Nicole Lucia’s ##### media keynote laments that domestic abuse is the shared burden of the female ##### community, with over 50% of lesbians entering abusive relationships in their lifetime (a figure that is 100 times more than the number reported by straight women.) Why is this so?
While straight couples are afforded a wide range of media representation, there is a scarcity of ##### portrayals out there, and what is available is incredibly limited. For instance, Lucia mentions two TV series of the past decade that heavily relied on what she refers to as the “promiscuous lesbian trope.” Both The L Word’s Shane and Lip Service’s Frankie are “eternally single and emotionally distant” characters who engage in perpetual promiscuity with complete disregard for their partners. Rather than identifying this behavior as abusive and misogynistic, it is often dismissed by their friends.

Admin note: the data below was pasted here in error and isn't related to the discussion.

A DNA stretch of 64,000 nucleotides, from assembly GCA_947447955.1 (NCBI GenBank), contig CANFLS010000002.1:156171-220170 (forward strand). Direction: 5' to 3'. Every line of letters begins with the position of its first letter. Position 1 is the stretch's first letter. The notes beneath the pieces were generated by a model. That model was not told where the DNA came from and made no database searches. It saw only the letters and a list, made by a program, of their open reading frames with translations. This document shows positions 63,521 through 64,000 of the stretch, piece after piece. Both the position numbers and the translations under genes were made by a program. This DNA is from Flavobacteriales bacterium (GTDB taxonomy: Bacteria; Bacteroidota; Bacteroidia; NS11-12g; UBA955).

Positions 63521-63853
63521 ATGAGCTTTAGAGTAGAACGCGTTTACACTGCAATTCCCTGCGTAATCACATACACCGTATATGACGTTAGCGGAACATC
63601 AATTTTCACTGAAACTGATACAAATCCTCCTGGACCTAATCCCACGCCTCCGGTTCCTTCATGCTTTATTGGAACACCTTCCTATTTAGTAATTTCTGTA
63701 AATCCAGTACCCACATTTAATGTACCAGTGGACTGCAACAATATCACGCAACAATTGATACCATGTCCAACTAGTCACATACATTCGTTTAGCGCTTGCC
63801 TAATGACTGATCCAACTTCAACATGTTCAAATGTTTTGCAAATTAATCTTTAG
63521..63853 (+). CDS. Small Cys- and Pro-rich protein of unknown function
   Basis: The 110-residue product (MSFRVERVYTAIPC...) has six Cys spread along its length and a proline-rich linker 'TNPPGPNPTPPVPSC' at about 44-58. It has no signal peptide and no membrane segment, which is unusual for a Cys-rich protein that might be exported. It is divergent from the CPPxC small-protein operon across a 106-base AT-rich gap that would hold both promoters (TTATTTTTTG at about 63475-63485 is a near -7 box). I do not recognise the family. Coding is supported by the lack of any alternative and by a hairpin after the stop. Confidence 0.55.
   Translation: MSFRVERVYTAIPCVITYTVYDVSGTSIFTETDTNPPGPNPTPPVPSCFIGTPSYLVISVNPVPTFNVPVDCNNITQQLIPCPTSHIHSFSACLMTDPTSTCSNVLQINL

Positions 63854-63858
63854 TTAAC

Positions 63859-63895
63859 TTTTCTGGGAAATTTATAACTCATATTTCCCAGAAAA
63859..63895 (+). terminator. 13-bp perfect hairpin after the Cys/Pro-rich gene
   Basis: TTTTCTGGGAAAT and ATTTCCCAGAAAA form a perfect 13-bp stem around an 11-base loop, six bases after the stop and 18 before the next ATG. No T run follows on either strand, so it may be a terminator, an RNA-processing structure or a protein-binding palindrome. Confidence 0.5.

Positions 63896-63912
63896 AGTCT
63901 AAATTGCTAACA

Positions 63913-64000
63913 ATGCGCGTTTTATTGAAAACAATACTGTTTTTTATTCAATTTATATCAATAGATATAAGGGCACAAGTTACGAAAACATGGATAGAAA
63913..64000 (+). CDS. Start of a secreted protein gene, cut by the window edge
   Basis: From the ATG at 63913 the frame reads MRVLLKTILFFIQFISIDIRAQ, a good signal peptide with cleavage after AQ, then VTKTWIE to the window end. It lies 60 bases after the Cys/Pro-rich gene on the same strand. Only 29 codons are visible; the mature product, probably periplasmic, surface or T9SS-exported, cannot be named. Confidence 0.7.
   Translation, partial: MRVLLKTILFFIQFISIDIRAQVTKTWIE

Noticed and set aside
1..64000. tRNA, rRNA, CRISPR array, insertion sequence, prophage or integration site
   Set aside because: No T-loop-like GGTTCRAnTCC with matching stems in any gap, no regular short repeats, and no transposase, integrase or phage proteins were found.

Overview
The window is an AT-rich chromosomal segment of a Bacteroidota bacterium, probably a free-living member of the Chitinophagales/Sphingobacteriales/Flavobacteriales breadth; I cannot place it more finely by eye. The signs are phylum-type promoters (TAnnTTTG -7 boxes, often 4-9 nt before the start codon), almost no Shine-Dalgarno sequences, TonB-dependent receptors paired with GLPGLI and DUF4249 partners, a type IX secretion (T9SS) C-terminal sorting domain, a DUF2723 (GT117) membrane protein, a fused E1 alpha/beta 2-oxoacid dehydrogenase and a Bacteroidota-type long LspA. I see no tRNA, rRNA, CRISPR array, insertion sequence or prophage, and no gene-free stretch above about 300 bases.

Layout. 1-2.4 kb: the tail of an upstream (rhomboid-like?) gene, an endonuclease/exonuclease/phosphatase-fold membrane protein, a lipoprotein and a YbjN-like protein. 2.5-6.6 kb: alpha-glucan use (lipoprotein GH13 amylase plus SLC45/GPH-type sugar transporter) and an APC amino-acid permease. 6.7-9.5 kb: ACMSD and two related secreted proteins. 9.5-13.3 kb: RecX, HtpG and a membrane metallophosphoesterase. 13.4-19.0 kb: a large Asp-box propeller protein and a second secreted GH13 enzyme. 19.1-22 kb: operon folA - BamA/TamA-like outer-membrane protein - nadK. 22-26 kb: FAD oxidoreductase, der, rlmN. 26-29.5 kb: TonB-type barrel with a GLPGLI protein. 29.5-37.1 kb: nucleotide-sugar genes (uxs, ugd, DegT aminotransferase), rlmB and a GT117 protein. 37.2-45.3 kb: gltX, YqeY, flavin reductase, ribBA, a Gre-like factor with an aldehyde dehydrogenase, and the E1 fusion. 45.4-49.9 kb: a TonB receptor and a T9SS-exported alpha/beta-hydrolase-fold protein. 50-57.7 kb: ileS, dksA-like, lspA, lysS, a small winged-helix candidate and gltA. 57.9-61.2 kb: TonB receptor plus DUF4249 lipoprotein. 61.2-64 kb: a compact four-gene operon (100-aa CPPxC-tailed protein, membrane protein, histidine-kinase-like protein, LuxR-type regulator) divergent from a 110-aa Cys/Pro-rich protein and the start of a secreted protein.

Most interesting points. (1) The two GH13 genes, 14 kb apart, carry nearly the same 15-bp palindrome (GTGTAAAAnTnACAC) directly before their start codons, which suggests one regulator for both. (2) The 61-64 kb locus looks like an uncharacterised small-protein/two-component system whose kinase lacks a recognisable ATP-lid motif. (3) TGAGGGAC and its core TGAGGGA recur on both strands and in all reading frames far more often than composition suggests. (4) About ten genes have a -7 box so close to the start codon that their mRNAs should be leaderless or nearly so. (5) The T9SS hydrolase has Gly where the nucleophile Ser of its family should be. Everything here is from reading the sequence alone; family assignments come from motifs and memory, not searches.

Representation in ##### literature is equally as one-dimensional, with narratives that are often confined to a secret love story that builds to a climax of rejection. Lucia argues that the prevalence of these narratives sustain feelings of isolation and shame. In turn, this causes an alienation from social institutions and a stripping of personal agency, both of which contribute to the cyclical nature of abuse.
In terms of a solution, Lucia calls for more accurate, varied forms of representation and a critical eye. Dealing with the aftermath is insufficient; we must make prevention a priority.